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- Mar 21, 2023
How much of the Solar System should we leave as Wilderness?
Martin Elvis, Tony Milligan
(Submitted on 24 May 2019)
“How much of the Solar System should we reserve as wilderness, off-limits to human development?” We argue that, as a matter of policy, development should be limited to one eighth, with the remainder set aside. We argue that adopting a “1/8 principle” is far less restrictive, overall, than it might seem. One eighth of the iron in the asteroid belt is more than a million times greater than all of the Earth’s estimated iron reserves and may suffice for centuries. A limit of some sort is needed because of the problems associated with exponential growth. Humans are poor at estimating the pace of such growth, so the limitations of a resource are hard to recognize before the final three doubling times which take utilization successively from 1/8 to 1/4 to 1/2, and then to the point of exhaustion. Population growth and climate change are instances of unchecked exponential growth. Each places strains upon ouru available resources. Each is a problem we would like to control but attempts to do so at this comparatively late stage have not been encouraging. Our limited ability to see ahead suggests that we should set ourselves a ‘tripwire’ that gives us at least 3 doubling times as leeway, i.e. when 1/8 of Solar System resources are close to being exploited. At a 3.5 percent growth rate for the space economy, comparable to that of the iron use from the beginning of the Industrial Revolution until now, the 1/8 point would be reached after 400 years. At that point the 20 year doubling time of a 3.5 percent growth rate means that only 60 years would remain to transition the economic system to new “steady state” conditions. The rationale for adopting the 1/8 principle now is that it may be far easier to implement in principle restrictions at an early stage, rather than later, when vested and competing interests have come into existence.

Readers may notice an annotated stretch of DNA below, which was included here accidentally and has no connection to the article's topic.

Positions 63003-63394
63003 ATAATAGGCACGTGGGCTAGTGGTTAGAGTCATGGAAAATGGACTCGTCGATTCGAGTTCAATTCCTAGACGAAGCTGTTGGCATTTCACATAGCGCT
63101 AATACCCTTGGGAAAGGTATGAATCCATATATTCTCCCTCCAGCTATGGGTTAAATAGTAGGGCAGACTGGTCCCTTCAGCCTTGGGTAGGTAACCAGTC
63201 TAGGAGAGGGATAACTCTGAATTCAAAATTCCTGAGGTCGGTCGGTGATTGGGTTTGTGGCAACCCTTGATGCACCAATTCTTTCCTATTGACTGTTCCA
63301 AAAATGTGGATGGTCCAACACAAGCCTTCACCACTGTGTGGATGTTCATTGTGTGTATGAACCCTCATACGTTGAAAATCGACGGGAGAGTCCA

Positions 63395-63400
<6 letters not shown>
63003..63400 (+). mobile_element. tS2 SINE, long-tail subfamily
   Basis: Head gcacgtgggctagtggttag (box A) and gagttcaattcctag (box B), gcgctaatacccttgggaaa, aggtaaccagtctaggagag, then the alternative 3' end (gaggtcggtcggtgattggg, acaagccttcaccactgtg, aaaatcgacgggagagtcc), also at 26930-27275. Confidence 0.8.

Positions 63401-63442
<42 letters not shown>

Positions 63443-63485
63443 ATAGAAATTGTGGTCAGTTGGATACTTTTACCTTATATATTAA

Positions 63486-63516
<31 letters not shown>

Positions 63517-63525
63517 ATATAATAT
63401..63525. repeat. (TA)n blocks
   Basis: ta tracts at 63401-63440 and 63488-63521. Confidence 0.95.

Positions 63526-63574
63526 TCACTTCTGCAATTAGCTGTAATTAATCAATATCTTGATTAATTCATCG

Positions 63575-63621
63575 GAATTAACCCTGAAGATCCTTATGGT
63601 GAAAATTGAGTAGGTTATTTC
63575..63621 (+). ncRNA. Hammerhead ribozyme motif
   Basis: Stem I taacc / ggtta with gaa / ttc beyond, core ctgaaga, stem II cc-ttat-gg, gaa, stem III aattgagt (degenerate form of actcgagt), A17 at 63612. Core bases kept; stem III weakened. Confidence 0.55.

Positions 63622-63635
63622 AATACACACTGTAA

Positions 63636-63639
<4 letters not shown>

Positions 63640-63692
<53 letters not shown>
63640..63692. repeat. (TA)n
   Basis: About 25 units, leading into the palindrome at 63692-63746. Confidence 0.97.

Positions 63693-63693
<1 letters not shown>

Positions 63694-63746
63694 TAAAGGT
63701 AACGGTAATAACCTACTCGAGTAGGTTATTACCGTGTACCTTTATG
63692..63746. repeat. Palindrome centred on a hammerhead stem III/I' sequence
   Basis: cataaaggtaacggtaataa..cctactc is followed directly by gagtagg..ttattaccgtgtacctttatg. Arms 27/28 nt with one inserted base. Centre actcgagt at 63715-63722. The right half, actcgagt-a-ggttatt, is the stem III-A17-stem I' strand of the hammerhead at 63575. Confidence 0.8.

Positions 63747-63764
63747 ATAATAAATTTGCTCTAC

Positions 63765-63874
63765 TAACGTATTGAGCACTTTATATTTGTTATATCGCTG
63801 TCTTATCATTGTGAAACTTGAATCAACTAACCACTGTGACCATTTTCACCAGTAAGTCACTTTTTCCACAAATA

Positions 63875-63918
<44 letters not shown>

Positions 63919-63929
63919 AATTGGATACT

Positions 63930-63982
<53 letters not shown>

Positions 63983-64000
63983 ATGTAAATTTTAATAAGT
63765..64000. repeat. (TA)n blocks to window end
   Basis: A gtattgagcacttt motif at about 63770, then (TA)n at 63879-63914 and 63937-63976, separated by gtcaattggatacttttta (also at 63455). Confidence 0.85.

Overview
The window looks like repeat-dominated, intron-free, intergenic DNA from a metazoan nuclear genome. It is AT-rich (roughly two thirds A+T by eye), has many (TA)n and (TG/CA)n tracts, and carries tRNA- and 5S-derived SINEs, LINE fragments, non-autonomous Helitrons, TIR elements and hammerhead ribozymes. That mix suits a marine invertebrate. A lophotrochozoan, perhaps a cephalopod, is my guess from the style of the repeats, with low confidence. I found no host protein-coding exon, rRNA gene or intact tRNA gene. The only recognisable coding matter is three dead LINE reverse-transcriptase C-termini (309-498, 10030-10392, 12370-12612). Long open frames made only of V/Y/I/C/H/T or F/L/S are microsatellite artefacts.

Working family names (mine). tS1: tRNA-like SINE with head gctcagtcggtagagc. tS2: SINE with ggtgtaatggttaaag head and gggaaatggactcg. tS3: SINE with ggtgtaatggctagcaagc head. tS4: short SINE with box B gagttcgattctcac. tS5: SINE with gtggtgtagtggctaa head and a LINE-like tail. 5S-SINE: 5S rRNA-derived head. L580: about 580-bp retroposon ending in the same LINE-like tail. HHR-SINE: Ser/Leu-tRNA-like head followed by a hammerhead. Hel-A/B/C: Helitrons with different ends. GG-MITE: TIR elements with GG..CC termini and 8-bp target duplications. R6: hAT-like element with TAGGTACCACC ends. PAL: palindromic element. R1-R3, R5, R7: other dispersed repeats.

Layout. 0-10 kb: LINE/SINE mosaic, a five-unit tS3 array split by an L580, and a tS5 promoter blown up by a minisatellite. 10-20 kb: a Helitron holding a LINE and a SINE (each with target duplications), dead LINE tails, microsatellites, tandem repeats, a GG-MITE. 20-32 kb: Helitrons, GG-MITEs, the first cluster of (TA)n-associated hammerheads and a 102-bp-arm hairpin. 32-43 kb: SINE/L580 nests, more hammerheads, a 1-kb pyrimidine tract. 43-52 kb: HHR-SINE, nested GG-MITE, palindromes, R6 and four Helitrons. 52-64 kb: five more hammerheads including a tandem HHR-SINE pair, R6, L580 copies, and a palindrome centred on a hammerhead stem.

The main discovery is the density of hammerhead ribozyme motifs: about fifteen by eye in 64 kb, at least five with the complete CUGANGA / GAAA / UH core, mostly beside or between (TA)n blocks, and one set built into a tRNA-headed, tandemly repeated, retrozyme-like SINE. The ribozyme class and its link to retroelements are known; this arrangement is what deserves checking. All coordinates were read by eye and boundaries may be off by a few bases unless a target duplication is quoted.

Comments: 18 pages, 0 figures, 1 table. Submitted version of paper published in Acta Astronautica
Subjects: Popular Physics (physics.pop-ph); Earth and Planetary Astrophysics (astro-ph.EP)
Cite as: arXiv:1905.13681 [physics.pop-ph] (or arXiv:1905.13681v1 [physics.pop-ph] for this version)
From: Martin Elvis
[v1] Fri, 24 May 2019 19:35:45 UTC (300 KB)